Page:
Objectivist Party of New York affiliate members attending the Objectivist Party's Multi-Affiliate Meeting and Pool Party in Maryland on July 10, 2009 decided to visit a few tourist attractions on their way to and from the event. In Maryland, they visited the Fort McHenry National Monument & Historic Shrine, The National Katyn Memorial, the Baltimore Holocaust Memorial and the Baltimore Museum of Industry. In New Jersey, they visited the Thomas Alva Edison Memorial Tower.
Fort McHenry is a star-shaped fort best known for its role in the War of 1812 when it successfully defended Baltimore Harbor from an attack by the British navy in the Chesapeake Bay. Francis Scott Key, a Washington lawyer who had come to Baltimore to negotiate the release of Dr. William Beanes, a civilian prisoner of war, witnessed the bombardment from a nearby truce ship. An over-sized American flag had been sewn by Mary Pickersgill in anticipation of the British attack on the fort. When Key saw the flag emerge intact in the dawn of September 14, 1814, he was so moved that he began that morning to compose the poem "The Defence of Fort McHenry" which would later be renamed "The Star-Spangled Banner" eventually being set to the tune of The Anacreontic Song to become the national anthem of the United States. While at the Fort McHenry National Monument & Historic Shrine, we saw the film "The Defense of Fort McHenry" that was playing in the Visitor Center Auditorium.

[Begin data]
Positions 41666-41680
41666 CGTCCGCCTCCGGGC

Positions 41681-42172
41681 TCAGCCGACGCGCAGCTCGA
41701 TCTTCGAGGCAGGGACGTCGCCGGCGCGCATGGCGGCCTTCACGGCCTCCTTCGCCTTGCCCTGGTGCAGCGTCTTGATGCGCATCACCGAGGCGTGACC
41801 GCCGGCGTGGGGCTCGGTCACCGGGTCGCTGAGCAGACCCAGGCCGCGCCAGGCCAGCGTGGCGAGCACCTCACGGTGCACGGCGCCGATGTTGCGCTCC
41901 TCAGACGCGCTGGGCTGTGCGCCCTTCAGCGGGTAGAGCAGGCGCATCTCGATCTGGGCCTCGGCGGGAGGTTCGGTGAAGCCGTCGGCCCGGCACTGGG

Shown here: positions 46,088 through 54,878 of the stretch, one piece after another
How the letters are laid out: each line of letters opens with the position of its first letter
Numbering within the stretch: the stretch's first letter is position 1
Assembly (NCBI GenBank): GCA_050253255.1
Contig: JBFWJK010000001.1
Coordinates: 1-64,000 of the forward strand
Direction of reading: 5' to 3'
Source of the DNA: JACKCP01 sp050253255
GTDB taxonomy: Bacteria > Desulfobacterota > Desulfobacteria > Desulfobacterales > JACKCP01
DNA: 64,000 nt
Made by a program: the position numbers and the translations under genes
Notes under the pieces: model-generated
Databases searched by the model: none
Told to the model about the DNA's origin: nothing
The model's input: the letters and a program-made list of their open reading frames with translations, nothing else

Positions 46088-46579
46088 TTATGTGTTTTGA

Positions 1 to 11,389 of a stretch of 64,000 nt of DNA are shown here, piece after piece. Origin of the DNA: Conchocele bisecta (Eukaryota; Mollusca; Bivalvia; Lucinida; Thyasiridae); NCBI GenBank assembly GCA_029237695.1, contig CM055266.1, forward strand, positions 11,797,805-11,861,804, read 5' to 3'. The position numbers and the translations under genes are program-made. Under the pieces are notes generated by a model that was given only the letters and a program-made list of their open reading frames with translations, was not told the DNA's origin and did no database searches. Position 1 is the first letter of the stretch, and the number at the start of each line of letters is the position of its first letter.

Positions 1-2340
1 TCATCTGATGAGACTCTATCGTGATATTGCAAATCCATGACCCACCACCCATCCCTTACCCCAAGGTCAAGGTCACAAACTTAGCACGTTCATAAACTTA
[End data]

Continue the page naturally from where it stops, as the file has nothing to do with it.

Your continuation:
The National Katyn Memorial on S. President Street in Baltimore, Maryland honors those Polish officers who died in three Soviet prisoner of war camps during World War II. In 1918, Poland regained her independence after enduring three partitions and domination for 123 years by Russia, Prussia, and Austria. Barely 21 years later, on September 1, 1939 Nazi Germany invaded Poland from the west, triggering the Second World War. On September 17, the Soviet Union, in cooperation with the Nazis and without a declaration of war, invaded and occupied eastern Poland. The Soviets deported some 1.5 million Polish citizens to Siberia. They seized some 250,000 Polish military personnel and sent over 20,000 army, navy, air force and frontier-guard officers to three prison camps in the Soviet Union: Kozielsk, Starobielsk, and Ostashkov. Most of these officers were reservists: doctors, professors, school teachers, lawyers, judges, civil servants, priests, ministers, and rabbis. They were Poland’s leaders and thinkers, the flower of Polish intelligentsia. Through the severe winter of 1939-40, the prisoners defied political indoctrination and endured interrogations by the Soviet secret police (NKVD) about their backgrounds and their political views. In March they were ordered to gather their belongings and were told they were being returned to Poland. For the next few weeks, day after day, 200-300 of them were taken away by train. They were then transferred to special prison buses, locked singly into cramped cubicles and taken deep into the Russian forests. There, one-by-one, each prisoner was murdered with a pistol shot to the back of the head. In June, 1941 Germany turned on its ally and invaded the Soviet Union. In April 1943 in the Katyñ Forest, near Smolensk in German-occupied Russia, a local peasant led the Germans to a site called Goat Hill. There the Germans found the bodies of nearly 5,000 Polish officer-prisoners who had been in the Kozielsk prison camp. One of the people brought to the gravesite as a witness to the proceedings was an American Prisoner-of-War, Lieutenant Colonel John Van Vliet, Jr. After his release from captivity at the end of the war, he prepared a report in which he concluded that the Soviets were responsible for the murder of the Polish officers found at Katyñ. This report, classified TOP SECRET, disappeared. In 1949, at the request of the Department of Defense, Lt. Col. Van Vliet again dictated his report and this time it was made public. In 1951, the US House of Representatives established the ‘Select Committee to Conduct an Investigation into the Katyñ Forest Massacre’. After a 13-month inquiry, the Committee concluded that, beyond any reasonable doubt, the massacre had been committed by the Soviet NKVD. It was not until the collapse of the Soviet Union that the truth was acknowledged. In 1989, the head of the Communist Party broadly admitted Soviet guilt. In 1991, other mass graves were uncovered near Kharkov and in Mednoye. These graves contained the bodies of the murdered officers from the Starobielsk and Ostashkov camps. In 1992, the Russian President released to Poland secret documents, including the death sentences signed by Stalin and by the head of the NKVD at the time of the atrocities. The world finally knew the truth after 50 years of lies and deception.The phrase Katyñ Massacre is used to signify the murders at all three of the Soviet camps.